Fairness Requirements – where terms in a consumer contract are deemed unfair, they may not bind the consumer. The existing “fairness test” is retained in the Act, but terms relating to the price and contract subject matter will only be exempt if they are both transparent and prominent, i.e. in plain language, intelligible and brought to the consumer’s attention.
New Statutory Remedies – where a service fails to conform to the contract, consumers may now require repeat performance or, if this is impossible, a price reduction. As an example, businesses in the transport and logistics sectors must ensure that the terms and conditions set out on websites and in other marketing material comply with the Act, and that both staff and third party agents are aware of the new rights and remedies available to consumers.
It is always better to handle complaints, rather than a customer having to revert to legalities. Here is a process which will handle complaints.
Customer Services Activity

This activity looks at a 7 step process to help people manage customers effectively, especially if there are complaints and they are upset, annoyed or frustrated.
This is called TACTICS
Thank you
Apologise
Collect information
Take action
I will put this right
Check that the customer is happy
Summary

By working through the seven steps, you will gain an understanding of why each part of the process is valuable, and then you can practice and write your answers, or role-play with a partner if that works better for you.

Thank You
You need to create immediate rapport with the customer and there is no better way than thanking a customer for bringing the issue to your attention. You are laying positive foundations for the rest of the conversation. Use your own words; it will appear more natural and not contrived. An alternative is to explain you did not know about the issue, but now you are aware.

Apologise
By apologising you are communicating with the customer that you genuinely wish the situation had not happened to them. This instills confidence that you are prepared to do something to put it right. You are not taking responsibility for what has happened, but you are stating you are sorry it has happened!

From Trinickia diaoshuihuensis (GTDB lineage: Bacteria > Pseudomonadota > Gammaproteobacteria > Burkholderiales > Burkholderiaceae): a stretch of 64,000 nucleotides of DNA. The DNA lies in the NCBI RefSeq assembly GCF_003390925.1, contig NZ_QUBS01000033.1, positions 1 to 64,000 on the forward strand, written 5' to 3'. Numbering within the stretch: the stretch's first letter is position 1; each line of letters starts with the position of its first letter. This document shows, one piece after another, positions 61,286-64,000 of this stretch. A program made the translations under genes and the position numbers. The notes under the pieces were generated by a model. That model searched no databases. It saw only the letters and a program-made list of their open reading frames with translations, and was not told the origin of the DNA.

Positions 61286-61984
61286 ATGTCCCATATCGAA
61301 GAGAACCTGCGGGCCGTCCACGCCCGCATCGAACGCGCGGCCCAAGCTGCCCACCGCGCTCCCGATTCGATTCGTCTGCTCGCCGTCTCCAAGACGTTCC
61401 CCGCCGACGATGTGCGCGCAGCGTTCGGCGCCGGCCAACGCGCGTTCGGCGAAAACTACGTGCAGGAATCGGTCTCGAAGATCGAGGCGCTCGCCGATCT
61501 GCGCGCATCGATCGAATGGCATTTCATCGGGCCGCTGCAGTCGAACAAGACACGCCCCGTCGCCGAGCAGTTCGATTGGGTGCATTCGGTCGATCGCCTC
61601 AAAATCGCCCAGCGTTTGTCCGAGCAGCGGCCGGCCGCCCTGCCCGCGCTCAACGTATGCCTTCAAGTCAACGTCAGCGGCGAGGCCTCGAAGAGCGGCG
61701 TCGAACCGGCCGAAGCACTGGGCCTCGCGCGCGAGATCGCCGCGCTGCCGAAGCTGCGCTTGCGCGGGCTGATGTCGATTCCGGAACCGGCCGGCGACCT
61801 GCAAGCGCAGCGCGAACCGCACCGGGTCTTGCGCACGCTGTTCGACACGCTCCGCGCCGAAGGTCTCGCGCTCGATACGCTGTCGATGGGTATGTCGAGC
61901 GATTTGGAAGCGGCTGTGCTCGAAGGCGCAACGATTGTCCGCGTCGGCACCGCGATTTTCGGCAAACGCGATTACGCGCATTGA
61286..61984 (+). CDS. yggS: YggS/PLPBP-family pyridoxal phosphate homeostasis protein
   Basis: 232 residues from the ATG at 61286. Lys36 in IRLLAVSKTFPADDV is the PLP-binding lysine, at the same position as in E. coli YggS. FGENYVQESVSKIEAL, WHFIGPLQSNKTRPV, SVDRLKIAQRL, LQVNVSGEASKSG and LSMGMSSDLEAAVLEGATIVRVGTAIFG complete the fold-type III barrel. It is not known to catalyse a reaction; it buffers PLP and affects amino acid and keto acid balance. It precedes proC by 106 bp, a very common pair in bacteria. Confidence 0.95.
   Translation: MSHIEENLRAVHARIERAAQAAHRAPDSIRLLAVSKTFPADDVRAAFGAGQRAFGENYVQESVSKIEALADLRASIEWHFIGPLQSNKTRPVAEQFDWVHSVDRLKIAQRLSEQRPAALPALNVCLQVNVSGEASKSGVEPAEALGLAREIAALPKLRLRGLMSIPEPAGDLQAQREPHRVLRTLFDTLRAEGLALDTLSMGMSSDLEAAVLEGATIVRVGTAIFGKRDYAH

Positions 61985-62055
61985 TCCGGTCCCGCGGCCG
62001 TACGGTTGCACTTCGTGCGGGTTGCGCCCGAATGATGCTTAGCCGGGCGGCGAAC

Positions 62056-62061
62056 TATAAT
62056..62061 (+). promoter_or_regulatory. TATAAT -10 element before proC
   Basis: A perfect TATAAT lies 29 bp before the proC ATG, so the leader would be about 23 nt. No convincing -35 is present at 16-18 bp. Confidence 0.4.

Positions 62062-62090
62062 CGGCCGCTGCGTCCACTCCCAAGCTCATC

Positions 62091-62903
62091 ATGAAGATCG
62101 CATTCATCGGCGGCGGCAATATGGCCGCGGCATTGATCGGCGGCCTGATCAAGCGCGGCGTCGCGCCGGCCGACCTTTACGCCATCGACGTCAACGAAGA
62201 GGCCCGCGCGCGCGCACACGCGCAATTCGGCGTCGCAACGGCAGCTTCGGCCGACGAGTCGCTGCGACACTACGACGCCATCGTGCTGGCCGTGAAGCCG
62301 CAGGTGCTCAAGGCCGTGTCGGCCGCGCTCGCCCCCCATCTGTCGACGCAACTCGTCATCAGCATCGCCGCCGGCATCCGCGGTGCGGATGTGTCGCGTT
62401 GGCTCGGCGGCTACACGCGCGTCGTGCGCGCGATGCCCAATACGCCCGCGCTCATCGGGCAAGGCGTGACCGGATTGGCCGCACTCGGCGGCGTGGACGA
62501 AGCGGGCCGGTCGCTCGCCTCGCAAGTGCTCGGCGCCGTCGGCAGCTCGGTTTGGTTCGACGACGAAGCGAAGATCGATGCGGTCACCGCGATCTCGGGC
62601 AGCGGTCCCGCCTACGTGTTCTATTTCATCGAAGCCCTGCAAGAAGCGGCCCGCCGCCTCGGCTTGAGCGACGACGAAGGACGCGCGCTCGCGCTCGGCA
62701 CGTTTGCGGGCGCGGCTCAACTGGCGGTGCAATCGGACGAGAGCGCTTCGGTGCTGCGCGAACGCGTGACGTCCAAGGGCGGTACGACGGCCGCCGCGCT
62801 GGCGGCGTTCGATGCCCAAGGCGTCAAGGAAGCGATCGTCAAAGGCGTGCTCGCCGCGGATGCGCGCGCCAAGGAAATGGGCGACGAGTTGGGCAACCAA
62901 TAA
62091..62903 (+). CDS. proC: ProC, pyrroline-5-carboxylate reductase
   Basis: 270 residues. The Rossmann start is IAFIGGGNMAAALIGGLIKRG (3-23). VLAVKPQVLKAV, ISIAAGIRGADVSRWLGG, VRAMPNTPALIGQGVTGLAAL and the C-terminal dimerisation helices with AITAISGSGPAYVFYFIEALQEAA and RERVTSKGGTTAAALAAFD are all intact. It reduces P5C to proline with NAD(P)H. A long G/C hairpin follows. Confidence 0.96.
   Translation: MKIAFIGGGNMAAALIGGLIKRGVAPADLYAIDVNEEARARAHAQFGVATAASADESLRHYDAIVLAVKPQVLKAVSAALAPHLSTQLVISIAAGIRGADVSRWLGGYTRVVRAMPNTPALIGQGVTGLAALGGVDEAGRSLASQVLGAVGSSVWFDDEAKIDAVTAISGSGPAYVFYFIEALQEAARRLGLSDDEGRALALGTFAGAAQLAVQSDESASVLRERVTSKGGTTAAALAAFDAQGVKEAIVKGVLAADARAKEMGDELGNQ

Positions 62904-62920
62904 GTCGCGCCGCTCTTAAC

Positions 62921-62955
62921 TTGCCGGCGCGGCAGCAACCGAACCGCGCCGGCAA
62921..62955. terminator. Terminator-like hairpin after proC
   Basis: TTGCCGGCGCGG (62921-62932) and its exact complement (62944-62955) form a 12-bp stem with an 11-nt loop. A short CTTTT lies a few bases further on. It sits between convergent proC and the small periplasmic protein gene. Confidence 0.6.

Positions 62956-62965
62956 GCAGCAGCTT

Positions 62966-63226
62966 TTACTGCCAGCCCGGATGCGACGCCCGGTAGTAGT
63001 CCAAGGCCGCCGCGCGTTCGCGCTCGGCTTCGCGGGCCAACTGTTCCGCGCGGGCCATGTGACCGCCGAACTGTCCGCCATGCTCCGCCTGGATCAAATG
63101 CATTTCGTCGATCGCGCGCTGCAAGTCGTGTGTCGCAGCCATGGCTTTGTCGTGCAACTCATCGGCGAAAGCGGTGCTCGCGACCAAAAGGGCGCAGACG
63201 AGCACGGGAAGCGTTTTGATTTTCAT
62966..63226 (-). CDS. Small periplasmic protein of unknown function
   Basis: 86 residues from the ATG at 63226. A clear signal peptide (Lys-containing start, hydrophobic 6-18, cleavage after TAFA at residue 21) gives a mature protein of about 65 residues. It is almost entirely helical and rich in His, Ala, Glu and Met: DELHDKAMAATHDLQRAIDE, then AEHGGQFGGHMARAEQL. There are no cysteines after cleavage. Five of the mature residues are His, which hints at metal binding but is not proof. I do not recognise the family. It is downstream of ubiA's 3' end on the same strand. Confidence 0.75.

Collect the Information
You need the customer’s help in gathering the relevant information. Ask them only what is necessary. However, ensure that you ask for enough information or you will have to call back, or ask them to explain further, and this will delay the resolution.

The most important thing to do at this stage is to LISTEN to the customer! Customers will probably be giving you more information than you need to know, so pay attention and listen.

The customer also may be EMOTIONAL. Whatever you do or say, do not ask the customer to calm down, this will have the opposite effect and may even wind up the customer!

Ask a mix of open and closed questions. Take careful, legible notes. This lets the customer know you are taking the matter seriously and that you will have all the relevant information to hand. This also provides a written record, should you need to refer back to the situation at any time.

Take action
Quite simply do whatever you need to do to put the situation right and promptly. A sense of urgency will be appreciated by the customer as it will let them know that you value them and are treating their complaint seriously.

Always tell the customer what action you propose to take. Do not under-promise or over-deliver! Give timescales and be realistic. When writing, be clear of timescales for replies and the steps you are taking.

I will put this right
“I” is an extremely assertive word and subconsciously sends a message to the customer that everything is being taken care of. You should give the customer your name and telephone number in case they need to contact you in the future.

Check that the customer is happy.
Ask the customer directly if they are satisfied with what you did for them.
If you can call and ask them a few days later, this could reap huge dividends in relation to customer loyalty and reputation management. Remember that customers will spread the word about their negative experiences via Facebook pages, or on twitter, causing an immediate awareness of the situation.

To summarise:
Ensure that the details are recorded
Appropriate action is taken
Compensation awarded if necessary, or issue is escalated to someone who can make that decision – but be clear that you will do that and explain the timescales.
Consider sending a letter or email to the customer confirming the next steps or the resolution decided.
Make the complaint known so that others can learn from it.